As the first reading reminded us, our sanctification in the likeness of Christ is for all those who have placed their faith in Christ on the day that they received Baptism. We are told to assemble the aged, to gather the children, and even the breast fed infants. Let the bridegroom leave his room and the bride her canopy. This is a very powerful command that includes everyone, of all ages! This is the time when the ministers of the Church beg the Lord, asking Him on behalf of the people, to show His mercy upon them. This is the time the Church reminds the Lord of His promises made to Abraham, our spiritual father, that we will inherit the Promised Land, the eternal Kingdom of God. The practice of reminding the Lord God of His promises is to draw His pity upon us who are weak sinners.  We know that the Lord God keeps His promises. He will save those who walk in righteousness in daily communion with Him.

In today’s Second Reading from the Second Letter to the Corinthians, we heard St. Paul appealing to us on behalf of Jesus to be reconciled to God.  The Lord God reminds us that He heard our cries that were raised to Heaven. He has helped us to secure our salvation. Now is the time for us to show our appreciation to the Lord God by walking in His righteousness so we may inherit the salvation that we have asked of Him and which He is granting to us through His infinite love and mercy.

How do we walk in righteousness? Jesus answered that question during today’s Reading from the Gospel of Matthew. It is not by continuing in our worldly ways. It is by embracing a spiritual mind so we may mature in Christ by the grace of God the Father and the power of the Holy Spirit. Jesus warns us against hypocrisy and the practice of piety that it may be seen by others. They have received their rewards through those who admired them and praised them for it. For them, there is no reward from God the Father in Heaven. Hypocrite in Greek meant an actor one who puts on different roles. Jesus wants of us to be our own real self before God.  During the Lenten Season, our piety must manifest our personal, intimate relationship between the Lord God and ourselves. We must experience a real and personal transformation of our whole being beyond our going to Church.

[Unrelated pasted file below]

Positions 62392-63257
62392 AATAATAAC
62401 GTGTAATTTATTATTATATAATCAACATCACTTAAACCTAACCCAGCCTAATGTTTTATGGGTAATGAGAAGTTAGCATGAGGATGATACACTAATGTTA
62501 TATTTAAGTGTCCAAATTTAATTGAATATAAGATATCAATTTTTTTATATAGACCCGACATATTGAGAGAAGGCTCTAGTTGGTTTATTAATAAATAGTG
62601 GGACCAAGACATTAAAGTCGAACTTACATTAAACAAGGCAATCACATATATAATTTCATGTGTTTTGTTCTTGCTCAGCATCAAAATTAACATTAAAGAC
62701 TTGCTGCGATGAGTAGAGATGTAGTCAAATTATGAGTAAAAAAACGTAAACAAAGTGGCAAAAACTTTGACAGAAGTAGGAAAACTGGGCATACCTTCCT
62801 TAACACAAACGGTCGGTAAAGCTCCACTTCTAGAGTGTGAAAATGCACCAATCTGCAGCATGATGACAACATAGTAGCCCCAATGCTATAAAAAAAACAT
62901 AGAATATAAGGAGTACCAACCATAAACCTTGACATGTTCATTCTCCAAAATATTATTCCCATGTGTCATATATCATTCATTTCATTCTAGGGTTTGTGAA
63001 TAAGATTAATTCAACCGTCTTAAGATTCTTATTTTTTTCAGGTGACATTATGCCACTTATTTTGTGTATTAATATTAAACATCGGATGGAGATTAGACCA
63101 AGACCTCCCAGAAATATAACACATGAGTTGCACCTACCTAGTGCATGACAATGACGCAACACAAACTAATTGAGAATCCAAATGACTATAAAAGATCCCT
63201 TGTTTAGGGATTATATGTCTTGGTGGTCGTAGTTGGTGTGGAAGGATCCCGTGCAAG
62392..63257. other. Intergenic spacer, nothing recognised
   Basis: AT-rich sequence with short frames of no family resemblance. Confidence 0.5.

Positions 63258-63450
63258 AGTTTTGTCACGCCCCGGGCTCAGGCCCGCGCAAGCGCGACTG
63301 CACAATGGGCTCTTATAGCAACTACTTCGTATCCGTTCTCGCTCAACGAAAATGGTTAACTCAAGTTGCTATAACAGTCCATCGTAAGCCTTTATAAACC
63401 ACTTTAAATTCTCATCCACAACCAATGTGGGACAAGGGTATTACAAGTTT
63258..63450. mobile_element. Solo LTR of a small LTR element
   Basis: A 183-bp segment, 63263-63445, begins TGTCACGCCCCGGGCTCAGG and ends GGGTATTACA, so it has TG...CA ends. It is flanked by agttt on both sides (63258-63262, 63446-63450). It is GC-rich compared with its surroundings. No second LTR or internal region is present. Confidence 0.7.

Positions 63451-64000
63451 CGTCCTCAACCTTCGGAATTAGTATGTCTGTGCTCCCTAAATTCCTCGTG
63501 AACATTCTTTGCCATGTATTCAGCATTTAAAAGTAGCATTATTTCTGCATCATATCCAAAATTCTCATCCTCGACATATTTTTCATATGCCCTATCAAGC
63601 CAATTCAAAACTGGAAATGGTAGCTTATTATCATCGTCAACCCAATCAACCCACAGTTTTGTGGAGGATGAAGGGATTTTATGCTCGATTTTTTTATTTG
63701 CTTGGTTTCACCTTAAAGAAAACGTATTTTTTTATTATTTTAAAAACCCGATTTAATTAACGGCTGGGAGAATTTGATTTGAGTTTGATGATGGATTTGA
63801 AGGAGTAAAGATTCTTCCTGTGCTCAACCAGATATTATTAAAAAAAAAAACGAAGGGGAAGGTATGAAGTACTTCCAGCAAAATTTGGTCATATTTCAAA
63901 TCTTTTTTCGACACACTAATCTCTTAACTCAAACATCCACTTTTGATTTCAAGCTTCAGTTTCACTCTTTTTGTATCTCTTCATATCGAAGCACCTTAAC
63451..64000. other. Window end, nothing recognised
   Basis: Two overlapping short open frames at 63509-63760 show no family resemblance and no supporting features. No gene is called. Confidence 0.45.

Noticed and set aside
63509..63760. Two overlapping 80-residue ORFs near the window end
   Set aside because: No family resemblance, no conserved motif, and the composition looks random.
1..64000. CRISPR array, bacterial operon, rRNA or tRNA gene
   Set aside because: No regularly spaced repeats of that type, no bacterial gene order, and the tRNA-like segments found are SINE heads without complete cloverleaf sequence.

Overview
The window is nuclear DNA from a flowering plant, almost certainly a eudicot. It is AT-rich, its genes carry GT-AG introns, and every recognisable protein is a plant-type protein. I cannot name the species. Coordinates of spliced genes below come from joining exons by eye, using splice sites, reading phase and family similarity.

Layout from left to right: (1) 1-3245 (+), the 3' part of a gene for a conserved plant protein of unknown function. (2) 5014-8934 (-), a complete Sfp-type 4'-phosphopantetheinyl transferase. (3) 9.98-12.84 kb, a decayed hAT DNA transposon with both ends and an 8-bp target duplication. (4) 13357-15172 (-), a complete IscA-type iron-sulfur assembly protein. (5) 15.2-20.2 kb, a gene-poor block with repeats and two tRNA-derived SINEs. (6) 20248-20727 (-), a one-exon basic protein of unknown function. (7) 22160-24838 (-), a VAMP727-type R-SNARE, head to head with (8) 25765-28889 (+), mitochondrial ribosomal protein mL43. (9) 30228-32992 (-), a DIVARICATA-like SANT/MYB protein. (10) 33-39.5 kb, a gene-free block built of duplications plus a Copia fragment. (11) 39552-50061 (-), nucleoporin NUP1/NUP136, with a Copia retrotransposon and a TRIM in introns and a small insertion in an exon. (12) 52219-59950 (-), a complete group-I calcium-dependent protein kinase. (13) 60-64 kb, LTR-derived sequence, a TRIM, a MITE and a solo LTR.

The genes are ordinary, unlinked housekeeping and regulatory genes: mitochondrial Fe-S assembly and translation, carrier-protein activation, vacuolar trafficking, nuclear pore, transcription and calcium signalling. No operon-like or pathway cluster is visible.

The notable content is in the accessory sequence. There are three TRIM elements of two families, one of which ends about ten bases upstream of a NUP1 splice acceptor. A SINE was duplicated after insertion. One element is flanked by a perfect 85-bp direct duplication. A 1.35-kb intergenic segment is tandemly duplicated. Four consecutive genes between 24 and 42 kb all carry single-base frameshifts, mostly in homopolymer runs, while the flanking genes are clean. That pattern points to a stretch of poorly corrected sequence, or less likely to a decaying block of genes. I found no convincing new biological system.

Equally, when we sacrifice by giving to someone in need or when we offer our help to some one, our left hand must not know what your right hand is doing. Do it privately and then forget about it. We must perform the task without expecting any return from the person who has been helped by us.

Similarly, Jesus speaks about prayer. Our prayer is a personal relationship between God and ourselves. Suppose if we decide to increase our time of prayer during Lent,  it is good but not to be done in public like in church when every one come.  Jesus tells us to go quietly to the inner room and pray alone to the Father in heaven and he is sure to reward us.  Further Jesus adds the fast as a matter of penance. It is not for show but as an act of mortification done without any indication or show.  One must fast to the degree that he can manage, always being cheerful and looking healthy so no one but God will know that he is fasting. Then he is eligible for the reward from God the Father.

Ultimately what is important for us is to be reconciled to God! These are the guidelines that the Church has received from Jesus so the faithful may experience true repentance in order to receive Divine mercy and forgiveness.  As we enter the Lenten Season, we remember these words every day! Practice them! And surely, God will reward us.